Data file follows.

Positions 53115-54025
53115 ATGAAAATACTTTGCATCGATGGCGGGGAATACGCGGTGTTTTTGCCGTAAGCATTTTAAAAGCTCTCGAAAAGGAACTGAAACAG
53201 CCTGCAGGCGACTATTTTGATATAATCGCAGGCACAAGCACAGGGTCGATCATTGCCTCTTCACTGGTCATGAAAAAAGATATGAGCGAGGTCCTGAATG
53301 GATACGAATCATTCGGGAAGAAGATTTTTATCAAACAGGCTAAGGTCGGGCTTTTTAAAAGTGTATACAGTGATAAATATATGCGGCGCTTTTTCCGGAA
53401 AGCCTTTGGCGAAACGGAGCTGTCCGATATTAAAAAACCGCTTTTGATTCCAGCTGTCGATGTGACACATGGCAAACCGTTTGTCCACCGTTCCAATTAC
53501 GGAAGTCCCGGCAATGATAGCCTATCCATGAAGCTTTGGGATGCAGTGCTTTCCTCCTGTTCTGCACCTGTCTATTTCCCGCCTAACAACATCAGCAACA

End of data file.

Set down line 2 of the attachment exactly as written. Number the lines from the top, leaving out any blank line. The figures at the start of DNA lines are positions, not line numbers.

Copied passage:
53115 ATGAAAATACTTTGCATCGATGGCGGGGAATACGCGGTGTTTTTGCCGTAAGCATTTTAAAAGCTCTCGAAAAGGAACTGAAACAG